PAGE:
Apostate, that's so cute how you suggest I have my head up my ass; livin' the faith, catch it at a church near you.

But there was a peer reviewed experiment done at MIT.


Now I wouldn't argue that there is no chance that they're wrong, but it's interesting how much skepticism you emote regarding an experiment with methods and procedures enumerated and yet you believe that two thousand and some odd years ago somebody was turning water into wine and raising the dead.

K T Cat said...

Anon, point well taken about Secular's snarkiness in the defense of faith. Do the same rules apply to you?

K T Cat said...

"Conscious thought is a wildly interesting topic. I do believe that from birth we are training our brains to control and shape random thoughts"

How? How do you control those molecular interactions? The randomness of subatomic particles and neuron firings is pretty thin stuff to support consciousness.

"I'm not clear why you are certain God should have to be involved to have consciousness."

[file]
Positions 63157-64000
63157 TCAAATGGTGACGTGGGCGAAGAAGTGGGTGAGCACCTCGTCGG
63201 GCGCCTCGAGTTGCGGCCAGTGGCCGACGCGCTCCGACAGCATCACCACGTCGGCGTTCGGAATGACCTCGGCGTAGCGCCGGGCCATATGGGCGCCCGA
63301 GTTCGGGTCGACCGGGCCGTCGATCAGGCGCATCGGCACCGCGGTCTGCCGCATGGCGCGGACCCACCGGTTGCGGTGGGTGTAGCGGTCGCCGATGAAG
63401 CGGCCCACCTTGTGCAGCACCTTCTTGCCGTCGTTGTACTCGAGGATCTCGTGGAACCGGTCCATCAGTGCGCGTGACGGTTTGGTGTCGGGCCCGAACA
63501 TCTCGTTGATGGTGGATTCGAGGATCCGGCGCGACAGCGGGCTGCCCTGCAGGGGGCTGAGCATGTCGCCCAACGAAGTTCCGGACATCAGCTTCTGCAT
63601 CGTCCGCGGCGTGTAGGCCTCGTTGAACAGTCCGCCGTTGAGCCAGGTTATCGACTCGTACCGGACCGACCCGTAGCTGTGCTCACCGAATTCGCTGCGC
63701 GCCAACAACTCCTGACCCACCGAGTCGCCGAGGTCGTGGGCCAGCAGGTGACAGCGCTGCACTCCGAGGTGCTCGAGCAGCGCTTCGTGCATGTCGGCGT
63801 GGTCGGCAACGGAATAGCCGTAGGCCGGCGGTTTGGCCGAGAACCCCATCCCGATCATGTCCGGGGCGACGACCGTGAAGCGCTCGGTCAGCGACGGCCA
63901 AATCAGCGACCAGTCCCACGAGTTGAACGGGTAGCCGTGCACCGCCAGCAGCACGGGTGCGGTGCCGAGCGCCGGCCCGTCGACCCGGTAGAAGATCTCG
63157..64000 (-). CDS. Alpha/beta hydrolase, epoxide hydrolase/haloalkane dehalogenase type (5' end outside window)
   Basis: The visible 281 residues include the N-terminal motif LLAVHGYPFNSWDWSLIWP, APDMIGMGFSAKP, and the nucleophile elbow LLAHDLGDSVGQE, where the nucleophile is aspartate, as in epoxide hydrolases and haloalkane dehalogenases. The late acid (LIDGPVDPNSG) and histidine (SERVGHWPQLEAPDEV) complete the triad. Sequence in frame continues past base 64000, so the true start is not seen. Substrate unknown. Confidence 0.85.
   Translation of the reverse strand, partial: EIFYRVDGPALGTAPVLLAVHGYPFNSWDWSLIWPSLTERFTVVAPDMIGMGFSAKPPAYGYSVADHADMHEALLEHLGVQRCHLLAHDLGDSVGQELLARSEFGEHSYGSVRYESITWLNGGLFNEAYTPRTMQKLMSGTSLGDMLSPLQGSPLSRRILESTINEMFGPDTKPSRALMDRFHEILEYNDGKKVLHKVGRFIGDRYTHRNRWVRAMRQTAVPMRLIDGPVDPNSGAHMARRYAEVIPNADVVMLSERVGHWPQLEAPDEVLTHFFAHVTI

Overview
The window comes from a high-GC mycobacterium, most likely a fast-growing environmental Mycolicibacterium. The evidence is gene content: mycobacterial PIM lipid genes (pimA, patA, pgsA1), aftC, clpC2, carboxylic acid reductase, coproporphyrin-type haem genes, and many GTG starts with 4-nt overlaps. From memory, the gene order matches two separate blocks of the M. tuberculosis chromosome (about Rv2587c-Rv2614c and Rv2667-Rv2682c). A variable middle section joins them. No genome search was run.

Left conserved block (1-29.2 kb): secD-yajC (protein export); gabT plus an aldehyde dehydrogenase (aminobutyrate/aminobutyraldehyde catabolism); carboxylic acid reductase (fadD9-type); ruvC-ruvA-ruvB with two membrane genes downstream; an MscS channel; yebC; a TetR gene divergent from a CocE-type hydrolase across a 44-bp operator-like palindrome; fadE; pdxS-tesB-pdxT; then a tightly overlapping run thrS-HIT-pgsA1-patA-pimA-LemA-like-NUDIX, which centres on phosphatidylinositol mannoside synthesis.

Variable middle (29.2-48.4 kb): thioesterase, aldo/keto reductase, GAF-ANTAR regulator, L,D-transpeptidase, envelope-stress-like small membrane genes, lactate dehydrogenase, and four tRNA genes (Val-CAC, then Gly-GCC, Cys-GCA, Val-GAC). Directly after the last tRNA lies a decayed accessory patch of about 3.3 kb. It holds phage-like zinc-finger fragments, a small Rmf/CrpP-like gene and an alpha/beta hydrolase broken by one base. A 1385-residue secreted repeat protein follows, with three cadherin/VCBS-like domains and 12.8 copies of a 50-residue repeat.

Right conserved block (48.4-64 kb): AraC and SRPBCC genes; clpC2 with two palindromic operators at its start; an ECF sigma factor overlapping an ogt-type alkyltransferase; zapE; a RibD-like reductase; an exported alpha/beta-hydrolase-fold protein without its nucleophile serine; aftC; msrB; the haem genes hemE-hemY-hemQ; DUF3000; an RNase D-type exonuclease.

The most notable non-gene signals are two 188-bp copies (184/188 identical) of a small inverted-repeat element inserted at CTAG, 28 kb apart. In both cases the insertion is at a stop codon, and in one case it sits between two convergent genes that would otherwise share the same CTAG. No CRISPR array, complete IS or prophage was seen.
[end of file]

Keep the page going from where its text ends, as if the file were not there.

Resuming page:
I guess I did a poor job with the post. My point is this: God's existence is easier to defend than the existence of consciousness. So why do the science-atheists attack God, but not consciousness? I'm coming to the conclusion that the whole thing is a scam from beginning to end - an effort to gain fame and fortune by thumbing their noses at religion. It's hip and cool and Dawkins and the rest are making a good living at it.

Imagine how well they'd do if they tried to sell you the idea that you didn't exist.

Anonymous said...

"Anon, point well taken about Secular's snarkiness in the defense of faith. Do the same rules apply to you?"

I'd like to think so, have I been rude?

B-Daddy said...

Evolution doesn't appear to believe in Dawkins either, because the birth rate for atheists is well below that of religious people and there is evidence that a propensity for religious belief is heritable.